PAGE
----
Border Patrol shuts down checkpoints in New Mexico and West Texas

click to enlarge A Customs and Border Protection agent on a bridge between Mexico and Hidalgo, Texas, Nov. 9, 2018. - TAMIR KALIFA/THE NEW YORK TIMES
Tamir Kalifa/The New York Times
A Customs and Border Protection agent on a bridge between Mexico and Hidalgo, Texas, Nov. 9, 2018.

By Simon Romero
New York Times News Service


ALBUQUERQUE, N.M. — The Border Patrol is taking the unusual step of shutting down its checkpoints across New Mexico and a swath of West Texas as officials scramble to respond to a surge in families requesting asylum along the Southwest border.

A spokesman for the Border Patrol said the temporary measure was intended “to process and ensure appropriate care for those in custody.” The closing of checkpoints up to 100 miles inland from the border reflects the strain on border operations as the number of migrants entering the country continues to climb.


Authorities closed checkpoints across the Border Patrol’s El Paso, Texas, sector, which includes 121,000 square miles in New Mexico and 4,500 square miles in Texas, to free more agents to work directly on the border.

At some of the checkpoints on major highways, orange cones could be seen blocking access to the roads, along which motorists normally are funneled to checkpoints for queries about citizenship status and visual inspection of vehicles.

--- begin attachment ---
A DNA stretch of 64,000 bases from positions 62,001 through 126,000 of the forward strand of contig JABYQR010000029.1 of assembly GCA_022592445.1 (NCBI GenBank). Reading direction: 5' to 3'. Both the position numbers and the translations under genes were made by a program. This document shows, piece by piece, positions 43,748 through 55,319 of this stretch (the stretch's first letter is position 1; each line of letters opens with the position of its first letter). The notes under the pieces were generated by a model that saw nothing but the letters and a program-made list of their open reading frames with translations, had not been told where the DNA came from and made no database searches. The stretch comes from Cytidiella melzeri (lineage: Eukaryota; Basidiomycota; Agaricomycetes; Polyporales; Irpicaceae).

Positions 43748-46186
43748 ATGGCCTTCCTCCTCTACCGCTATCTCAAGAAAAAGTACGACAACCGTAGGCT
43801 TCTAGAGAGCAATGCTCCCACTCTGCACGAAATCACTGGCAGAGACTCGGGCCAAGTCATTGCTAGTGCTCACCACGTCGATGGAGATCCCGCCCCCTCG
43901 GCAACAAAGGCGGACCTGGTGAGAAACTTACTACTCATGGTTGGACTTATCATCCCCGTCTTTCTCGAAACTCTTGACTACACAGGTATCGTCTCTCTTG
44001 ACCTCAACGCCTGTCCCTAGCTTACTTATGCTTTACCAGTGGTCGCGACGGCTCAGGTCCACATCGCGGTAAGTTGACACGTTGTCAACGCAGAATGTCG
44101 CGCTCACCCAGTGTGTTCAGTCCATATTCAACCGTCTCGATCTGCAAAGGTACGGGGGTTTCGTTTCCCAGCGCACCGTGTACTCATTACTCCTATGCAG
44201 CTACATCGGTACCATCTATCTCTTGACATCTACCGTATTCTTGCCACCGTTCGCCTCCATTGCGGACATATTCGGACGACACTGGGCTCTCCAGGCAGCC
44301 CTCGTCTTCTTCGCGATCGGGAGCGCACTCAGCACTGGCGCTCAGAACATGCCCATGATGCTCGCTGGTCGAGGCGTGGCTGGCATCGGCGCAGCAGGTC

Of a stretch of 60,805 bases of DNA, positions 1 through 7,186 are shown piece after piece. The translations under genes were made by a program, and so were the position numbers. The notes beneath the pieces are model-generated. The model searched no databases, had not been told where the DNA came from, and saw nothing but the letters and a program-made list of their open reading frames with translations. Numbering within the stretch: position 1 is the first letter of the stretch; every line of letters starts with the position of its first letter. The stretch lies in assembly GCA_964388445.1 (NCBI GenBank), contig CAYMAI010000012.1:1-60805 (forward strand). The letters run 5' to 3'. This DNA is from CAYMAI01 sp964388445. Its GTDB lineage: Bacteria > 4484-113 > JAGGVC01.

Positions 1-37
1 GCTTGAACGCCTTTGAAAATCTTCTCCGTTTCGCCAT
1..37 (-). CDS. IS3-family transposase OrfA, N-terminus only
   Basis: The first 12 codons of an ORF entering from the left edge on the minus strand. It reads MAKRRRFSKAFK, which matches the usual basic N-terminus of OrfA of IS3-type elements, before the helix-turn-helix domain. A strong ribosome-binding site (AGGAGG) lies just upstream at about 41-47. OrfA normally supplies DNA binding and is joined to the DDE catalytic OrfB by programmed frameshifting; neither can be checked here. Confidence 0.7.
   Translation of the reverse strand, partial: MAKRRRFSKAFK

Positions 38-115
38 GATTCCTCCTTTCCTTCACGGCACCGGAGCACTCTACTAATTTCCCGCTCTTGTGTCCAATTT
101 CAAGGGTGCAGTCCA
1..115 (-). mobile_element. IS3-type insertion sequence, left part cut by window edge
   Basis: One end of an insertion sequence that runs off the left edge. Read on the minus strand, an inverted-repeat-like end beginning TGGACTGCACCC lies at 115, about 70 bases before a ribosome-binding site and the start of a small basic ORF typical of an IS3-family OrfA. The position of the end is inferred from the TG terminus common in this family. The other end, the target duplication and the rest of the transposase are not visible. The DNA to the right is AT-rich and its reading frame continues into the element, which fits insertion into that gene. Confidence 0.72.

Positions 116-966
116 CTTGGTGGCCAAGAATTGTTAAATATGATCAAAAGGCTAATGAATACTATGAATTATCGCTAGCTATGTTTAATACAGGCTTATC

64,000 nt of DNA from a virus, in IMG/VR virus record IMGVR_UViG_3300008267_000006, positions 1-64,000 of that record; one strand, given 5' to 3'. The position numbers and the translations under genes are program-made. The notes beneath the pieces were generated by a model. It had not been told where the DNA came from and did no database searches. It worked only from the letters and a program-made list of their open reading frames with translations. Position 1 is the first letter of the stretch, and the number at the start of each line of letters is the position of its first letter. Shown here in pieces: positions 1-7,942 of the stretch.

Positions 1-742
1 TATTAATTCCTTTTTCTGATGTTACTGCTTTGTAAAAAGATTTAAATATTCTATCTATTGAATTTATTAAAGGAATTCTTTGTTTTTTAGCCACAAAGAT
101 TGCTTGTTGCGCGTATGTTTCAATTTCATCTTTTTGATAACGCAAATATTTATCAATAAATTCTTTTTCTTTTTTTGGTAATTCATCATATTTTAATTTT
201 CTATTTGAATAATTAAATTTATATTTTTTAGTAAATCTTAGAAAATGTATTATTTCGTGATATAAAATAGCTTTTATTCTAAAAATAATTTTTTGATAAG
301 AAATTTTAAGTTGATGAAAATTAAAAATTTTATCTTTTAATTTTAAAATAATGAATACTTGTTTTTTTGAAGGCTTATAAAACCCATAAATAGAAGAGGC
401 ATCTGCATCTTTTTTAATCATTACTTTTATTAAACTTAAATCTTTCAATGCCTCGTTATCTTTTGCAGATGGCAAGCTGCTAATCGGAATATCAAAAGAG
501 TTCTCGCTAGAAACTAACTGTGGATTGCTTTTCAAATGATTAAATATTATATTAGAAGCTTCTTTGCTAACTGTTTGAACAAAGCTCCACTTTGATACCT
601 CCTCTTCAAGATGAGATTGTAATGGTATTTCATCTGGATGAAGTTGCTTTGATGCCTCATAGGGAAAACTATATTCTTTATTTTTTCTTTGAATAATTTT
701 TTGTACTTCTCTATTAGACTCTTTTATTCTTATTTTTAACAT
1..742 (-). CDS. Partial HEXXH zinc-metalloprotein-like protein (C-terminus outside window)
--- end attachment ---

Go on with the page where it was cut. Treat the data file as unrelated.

Agents at the Border Patrol checkpoints arrest relatively few migrants in the country illegally, and most of those who are seeking asylum surrender to authorities at the border. The agents at the checkpoints deal largely with seizures of marijuana and other drugs from motorists.

The checkpoints have emerged as a source of contention with human rights groups, which have contended Border Patrol agents routinely ignore their legal authority during the traffic stops to search people without warrants.


The Border Patrol operates about 170 checkpoints throughout the country. Checkpoints outside the El Paso sector are thought to be operating normally.

Border Patrol agents in El Paso said last week that they had apprehended more than 400 immigrants in the country illegally during a five-minute period. Most of them were unaccompanied youths or people traveling in family units, the agency said.

Immigrants recently released by federal authorities in South Texas overflowed a respite center run by Catholic Charities this month, bathing their babies in sinks and waiting in long lines for food, bus tickets and medical attention. The immigrants, most fleeing poverty and gang violence in Central America, described the conditions they faced in custody as cold and crowded.

President Donald Trump has pointed to the influx of migrants as evidence of a crisis justifying his call for building a wall on the border.

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